Once the certification of trust has been drafted, it must be signed by the grantor/trustor in front of a notary public. It is important that the certification of trust identifies the trustee and includes your signature as grantor/trustor. After notarization, the certification should be recorded at your local county office.

The basic contents of a certification of trust are as follows:

  • The name of the trust.
  • The creator/settlor of the trust.
  • The acting trustee of the trust.
  • The acting trustee’s powers under the trust.
  • Whether the trust is revocable or irrevocable.
  • Identifying successor or additional trustees.
  • The trust identification number (a number issued by the IRS known as an Employer Identification Number, or the settlor’s social security number)
  • The title to trust assets.

There are also online services for creating certifications of trust, but these are not guaranteed to be accurate. There are state-specific laws regarding the creation of trusts and related trust documents, and certifications of trust must be tailored to the trust they are meant to certify.

It is best to minimize any potential for errors – and the difficulties those errors can bring – by working with an attorney experienced in local trust and estate planning law.

When is a Certification of Trust Relevant?

Certifications of trust play a role whenever you wish to authenticate your trust, or whenever your trustee must authenticate their authority to manage, transfer, move, or sell assets within the trust.

A certification of trust does not replace your trust documents in every instance, but they can be useful in most instances where some form of verification or authorization is needed, provided they are up-to-date and notarized.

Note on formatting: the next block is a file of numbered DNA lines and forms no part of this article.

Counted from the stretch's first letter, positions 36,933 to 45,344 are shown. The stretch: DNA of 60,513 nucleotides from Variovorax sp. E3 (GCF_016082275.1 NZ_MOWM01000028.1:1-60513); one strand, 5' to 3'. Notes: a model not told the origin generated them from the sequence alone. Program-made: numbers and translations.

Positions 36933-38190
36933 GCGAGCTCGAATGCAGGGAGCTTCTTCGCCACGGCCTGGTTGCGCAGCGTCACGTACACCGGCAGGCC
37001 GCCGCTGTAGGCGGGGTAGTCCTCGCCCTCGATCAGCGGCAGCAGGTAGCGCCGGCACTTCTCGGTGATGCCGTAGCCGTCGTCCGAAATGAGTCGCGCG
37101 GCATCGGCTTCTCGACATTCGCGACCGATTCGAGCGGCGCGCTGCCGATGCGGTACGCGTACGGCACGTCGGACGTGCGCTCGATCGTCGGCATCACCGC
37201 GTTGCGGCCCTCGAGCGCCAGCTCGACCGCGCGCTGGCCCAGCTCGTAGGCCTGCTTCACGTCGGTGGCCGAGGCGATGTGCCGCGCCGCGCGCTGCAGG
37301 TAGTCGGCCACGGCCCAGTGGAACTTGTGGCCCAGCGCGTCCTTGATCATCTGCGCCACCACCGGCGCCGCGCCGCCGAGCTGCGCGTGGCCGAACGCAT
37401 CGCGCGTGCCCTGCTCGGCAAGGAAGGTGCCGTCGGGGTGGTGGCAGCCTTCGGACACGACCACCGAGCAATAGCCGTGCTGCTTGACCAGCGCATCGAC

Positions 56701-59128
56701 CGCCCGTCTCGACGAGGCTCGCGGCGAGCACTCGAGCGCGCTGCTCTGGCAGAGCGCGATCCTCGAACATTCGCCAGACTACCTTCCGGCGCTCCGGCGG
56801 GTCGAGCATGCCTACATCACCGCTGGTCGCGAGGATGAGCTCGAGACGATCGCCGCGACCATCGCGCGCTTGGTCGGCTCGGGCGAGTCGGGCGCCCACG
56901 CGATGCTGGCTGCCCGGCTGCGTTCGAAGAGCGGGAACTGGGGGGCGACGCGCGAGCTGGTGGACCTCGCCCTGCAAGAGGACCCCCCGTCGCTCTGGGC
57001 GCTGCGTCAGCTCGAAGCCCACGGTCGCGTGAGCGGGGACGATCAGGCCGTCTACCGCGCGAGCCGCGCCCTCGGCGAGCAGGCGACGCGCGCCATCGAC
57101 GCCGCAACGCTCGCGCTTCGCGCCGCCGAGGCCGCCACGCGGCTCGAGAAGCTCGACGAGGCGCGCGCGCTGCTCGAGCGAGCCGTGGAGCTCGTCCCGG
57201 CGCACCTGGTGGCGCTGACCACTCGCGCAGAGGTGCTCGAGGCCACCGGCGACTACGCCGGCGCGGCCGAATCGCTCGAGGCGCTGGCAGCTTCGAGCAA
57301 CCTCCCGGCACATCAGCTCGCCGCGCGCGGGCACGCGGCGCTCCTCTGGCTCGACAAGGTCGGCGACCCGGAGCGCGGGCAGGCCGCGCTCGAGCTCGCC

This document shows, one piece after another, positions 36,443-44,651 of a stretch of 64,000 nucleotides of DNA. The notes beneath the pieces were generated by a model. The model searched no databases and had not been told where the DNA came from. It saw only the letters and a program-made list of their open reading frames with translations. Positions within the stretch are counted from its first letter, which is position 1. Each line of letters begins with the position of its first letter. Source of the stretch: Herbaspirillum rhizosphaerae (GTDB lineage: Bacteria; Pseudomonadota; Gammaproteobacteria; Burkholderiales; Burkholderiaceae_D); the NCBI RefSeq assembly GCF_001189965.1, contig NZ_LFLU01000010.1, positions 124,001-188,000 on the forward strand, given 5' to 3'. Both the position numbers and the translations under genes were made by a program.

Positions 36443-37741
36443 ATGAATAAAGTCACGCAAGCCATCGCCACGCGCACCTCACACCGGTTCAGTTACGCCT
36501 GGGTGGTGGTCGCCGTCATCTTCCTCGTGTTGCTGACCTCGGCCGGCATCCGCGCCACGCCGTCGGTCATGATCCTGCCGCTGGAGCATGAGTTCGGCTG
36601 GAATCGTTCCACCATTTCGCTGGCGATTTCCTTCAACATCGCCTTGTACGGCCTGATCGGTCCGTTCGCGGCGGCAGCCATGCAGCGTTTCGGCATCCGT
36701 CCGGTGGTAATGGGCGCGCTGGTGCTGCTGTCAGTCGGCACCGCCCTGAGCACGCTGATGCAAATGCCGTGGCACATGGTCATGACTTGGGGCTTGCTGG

Do All Trusts Need a Certification?

No. A certification of trust is usually a completely optional document. However, being a shortened form of the original trust document, it reveals much less information about your trust than the document would.

You should consider creating a certification of trust if you wish to preserve your privacy.

Are Certifications of Trust Universal?

Most, but not all states have statutes regarding trust certifications. There may be state specific requirements in the way a certification of trust is set up or worded, as well as legal ramifications for any institutions or banks in the state that refuse to accept a valid certification of trust. It should be noted that you should have a certification created to match your needs in your state of residence.

Do Certifications of Trust Need to be Updated?

Yes, absolutely. Certifications of trust, trusts, and estate plans, in general, are not static. Even simple changes, from the addition of a new trustee, to an amendment to your trust, call for a new certification of trust. To maintain validity, any certification should reflect the trust’s newest status.

Similarly, if a trust becomes irrevocable (for example, after the grantor has passed away), the trustee may need to contact the grantor’s lawyer about remaking a certification of trust. Some banks also do not accept certifications older than a year or two. They may ask for a more recent certification as proof of legal authority.